Are “Terms of Use” Agreements Enforceable?

By Junilla Sledziewski

If you operate a web-based business, chances are you have a “Terms of Use” or “Terms of Service” (TOU) document posted somewhere on your website – if you do not, you should get one right away.  Depending on the nature of your business, you might even require users to “sign” the document electronically.  The enforceability of these of “contracts” is rapidly changing in the digital age, but there are a few important considerations that will help ensure your agreement is enforceable.

Generally, the main thing that courts consider when determining whether a TOU is valid and enforceable is evidence that the user actually “assented” to abide by the terms of the agreement.   That is, you must show that the user read and understood the terms and voluntarily agreed to abide by them.  Additionally, “conspicuous” or obvious notice of the agreement’s existence prior to the user accessing your product or service is very important.

Here are a few guidelines to ensure that your agreement is enforceable if ever called in to question in court.

Junilla Sledziewski is an attorney in Miami, Florida. Junilla formed Miami Legal Eagle to provide quality legal services to small businesses and individuals.

Junilla Sledziewski is an attorney in Miami, Florida. Junilla formed Miami Legal Eagle to provide quality legal services to small businesses and individuals.

The more steps a user must go through to “assent,” the more likely the TOU will be considered enforceable.  However, it is important to balance business concerns with the need to protect the interests of the business.  So, asking for the user to “initial” agreement to terms is completely reasonable, whereas insisting on an initial at every page followed by requiring the user to provide a written statement accepting the terms might be excessive.  Terms of Use that are available only through a tiny link at the bottom of a page are unlikely to be enforceable without other evidence of “reasonable manifestation of assent.”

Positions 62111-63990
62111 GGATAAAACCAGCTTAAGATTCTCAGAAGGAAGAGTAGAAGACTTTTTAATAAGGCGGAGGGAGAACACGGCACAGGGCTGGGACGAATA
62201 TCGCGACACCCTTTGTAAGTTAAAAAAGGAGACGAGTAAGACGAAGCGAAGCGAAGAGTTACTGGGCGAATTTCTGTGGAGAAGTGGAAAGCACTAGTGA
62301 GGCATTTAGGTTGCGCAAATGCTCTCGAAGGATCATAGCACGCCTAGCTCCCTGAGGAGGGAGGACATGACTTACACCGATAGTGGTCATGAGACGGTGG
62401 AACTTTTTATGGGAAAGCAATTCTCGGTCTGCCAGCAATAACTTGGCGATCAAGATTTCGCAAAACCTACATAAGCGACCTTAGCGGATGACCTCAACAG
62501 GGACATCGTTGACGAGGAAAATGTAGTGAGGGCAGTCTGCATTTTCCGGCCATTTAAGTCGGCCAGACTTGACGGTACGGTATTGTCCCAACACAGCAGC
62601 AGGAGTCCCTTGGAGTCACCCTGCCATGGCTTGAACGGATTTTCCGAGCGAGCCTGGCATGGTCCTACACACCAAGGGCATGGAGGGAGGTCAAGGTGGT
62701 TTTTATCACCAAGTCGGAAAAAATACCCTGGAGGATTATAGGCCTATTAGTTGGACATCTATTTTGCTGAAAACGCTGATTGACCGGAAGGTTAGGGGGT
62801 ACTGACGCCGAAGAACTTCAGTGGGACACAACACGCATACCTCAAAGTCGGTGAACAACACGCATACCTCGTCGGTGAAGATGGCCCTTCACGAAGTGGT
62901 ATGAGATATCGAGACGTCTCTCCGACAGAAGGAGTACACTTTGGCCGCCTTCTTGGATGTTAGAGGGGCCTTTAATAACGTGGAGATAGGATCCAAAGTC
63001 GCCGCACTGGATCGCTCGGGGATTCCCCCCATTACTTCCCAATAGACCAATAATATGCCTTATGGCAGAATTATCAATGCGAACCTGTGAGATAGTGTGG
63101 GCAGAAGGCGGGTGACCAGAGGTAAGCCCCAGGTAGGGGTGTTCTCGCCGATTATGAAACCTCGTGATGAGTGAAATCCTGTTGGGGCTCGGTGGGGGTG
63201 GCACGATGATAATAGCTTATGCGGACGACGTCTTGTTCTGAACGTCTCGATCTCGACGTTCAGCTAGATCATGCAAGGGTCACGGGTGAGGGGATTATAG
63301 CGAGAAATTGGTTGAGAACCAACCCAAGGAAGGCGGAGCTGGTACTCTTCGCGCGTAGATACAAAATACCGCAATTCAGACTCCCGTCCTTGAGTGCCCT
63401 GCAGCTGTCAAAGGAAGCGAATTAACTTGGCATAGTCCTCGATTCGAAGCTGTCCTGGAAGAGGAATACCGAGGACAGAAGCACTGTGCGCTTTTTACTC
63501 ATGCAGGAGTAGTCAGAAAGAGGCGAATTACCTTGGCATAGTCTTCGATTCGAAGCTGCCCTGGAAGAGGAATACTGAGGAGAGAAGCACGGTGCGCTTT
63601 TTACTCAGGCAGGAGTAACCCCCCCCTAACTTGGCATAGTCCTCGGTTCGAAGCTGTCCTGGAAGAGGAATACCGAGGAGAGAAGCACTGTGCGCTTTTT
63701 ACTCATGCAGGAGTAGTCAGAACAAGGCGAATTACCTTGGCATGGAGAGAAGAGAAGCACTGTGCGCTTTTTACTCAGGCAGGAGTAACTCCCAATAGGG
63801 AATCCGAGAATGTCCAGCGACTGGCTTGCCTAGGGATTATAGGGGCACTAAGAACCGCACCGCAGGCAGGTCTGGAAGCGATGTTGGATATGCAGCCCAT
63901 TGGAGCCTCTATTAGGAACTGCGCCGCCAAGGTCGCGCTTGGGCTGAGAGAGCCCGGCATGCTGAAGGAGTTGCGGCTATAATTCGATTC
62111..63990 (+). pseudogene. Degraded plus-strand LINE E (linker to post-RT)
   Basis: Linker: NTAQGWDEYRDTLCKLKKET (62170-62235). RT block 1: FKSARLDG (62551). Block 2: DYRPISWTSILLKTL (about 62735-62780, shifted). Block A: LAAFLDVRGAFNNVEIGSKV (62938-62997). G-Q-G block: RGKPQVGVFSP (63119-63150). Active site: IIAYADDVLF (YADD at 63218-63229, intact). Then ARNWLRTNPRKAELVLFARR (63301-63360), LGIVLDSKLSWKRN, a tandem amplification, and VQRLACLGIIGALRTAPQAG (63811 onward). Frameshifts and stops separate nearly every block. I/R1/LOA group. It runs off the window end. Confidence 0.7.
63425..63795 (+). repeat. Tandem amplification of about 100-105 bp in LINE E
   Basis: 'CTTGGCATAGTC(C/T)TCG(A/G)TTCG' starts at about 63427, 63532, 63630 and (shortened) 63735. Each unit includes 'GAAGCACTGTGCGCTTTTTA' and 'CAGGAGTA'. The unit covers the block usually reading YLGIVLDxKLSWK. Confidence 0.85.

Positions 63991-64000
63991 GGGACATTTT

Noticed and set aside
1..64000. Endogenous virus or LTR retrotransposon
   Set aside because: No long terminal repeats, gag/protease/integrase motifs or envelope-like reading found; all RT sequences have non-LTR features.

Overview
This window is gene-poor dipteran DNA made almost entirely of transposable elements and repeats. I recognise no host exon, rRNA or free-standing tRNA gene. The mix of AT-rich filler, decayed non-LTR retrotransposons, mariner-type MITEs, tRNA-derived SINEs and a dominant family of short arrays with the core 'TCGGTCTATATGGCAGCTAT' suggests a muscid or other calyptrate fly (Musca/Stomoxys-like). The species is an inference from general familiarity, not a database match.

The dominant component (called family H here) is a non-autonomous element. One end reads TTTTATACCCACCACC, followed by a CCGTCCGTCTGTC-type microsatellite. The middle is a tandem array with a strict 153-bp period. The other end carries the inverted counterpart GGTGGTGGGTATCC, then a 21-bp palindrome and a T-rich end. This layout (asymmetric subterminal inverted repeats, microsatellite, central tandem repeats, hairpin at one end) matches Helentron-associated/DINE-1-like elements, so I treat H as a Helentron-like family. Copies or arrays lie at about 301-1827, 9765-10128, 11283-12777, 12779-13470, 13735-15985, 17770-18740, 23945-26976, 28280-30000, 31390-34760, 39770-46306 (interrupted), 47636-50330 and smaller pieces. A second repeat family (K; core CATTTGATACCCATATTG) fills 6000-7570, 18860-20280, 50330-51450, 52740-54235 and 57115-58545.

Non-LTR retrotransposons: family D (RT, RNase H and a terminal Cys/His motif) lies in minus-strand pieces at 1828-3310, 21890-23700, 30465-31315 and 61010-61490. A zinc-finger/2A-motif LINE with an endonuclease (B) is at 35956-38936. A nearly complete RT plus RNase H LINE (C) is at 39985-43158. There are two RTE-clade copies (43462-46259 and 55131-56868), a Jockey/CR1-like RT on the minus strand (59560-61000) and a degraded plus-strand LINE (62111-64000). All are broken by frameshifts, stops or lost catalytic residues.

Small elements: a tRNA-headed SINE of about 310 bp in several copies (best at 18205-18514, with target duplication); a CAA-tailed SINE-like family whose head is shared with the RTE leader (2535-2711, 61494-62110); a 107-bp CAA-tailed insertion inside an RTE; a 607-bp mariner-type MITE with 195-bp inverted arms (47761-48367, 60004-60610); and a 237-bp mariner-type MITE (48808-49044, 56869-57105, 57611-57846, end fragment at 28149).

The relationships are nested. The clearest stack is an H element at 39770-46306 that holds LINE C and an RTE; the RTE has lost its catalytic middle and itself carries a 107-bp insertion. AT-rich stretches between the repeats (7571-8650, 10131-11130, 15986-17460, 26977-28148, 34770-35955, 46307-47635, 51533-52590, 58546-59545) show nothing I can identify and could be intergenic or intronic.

Match the complexity of your agreement to your business. The value of each sale or service should be considered in light the effect a breach of that agreement would have on your business.  For example, a simple “I agree” may be sufficient assent by a consumer that will use the service one time, but if you are dealing with another business on an ongoing basis it might be worthwhile to require more evidence of “assent.”  For example, an initial on each page or requiring the user to write out the full name of their business after reviewing the document show a higher degree of assent.

Terms of use should be simple to read and understand.  The more legal-ease your agreement contains, the less likely people are to read it.  The likelihood that an agreement was actually read by the user may factor into a court’s determination of whether it is enforceable.   Further, if the agreement goes on for pages, people will be more likely to simply “click through” and ignore key provisions.  An attorney can draft a simple one or two page document to contain the most important terms that you need.

Keep track of updates to your TOU.  If you update your TOU, make sure you note the date of the change and what changes were made, so that you know what version was in place at any given time.  If you are changing key terms, keep in mind that a large prior customer base may not be subject to them, so you should advise them of the update and, of course, require a new consent.

Consider re-confirmation of assent at various times. You should consider sending out the TOU to major customers at regular intervals and requiring them to acknowledge ongoing consent of the terms.  While this seems burdensome, it can protect your business in the long run.

Traditional contracts concepts still apply. Even if your TOU follows all of the foregoing guidelines, if it violates traditional rules of contract it may still be unenforceable.  Again, the importance of having an attorney draft the TOU cannot be understated.

Users should be given the opportunity to reject the agreement. This seems obvious, but if the users’ only option is to select “I agree,” this will weigh against your argument that the user voluntarily consented to the terms.


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This article originally appeared at and is republished with

permission of its author.

This article does not constitute legal advice and is intended to act only as a guideline on the foregoing topic.  You should always consult an attorney regarding any legal issue that might affect your rights, and you should research your attorney’s background and credentials before

hiring them.

© Junilla Sledziewski, 2013



Preston Clark is a licensed attorney and entrepreneur based in the San Francisco Bay Area.

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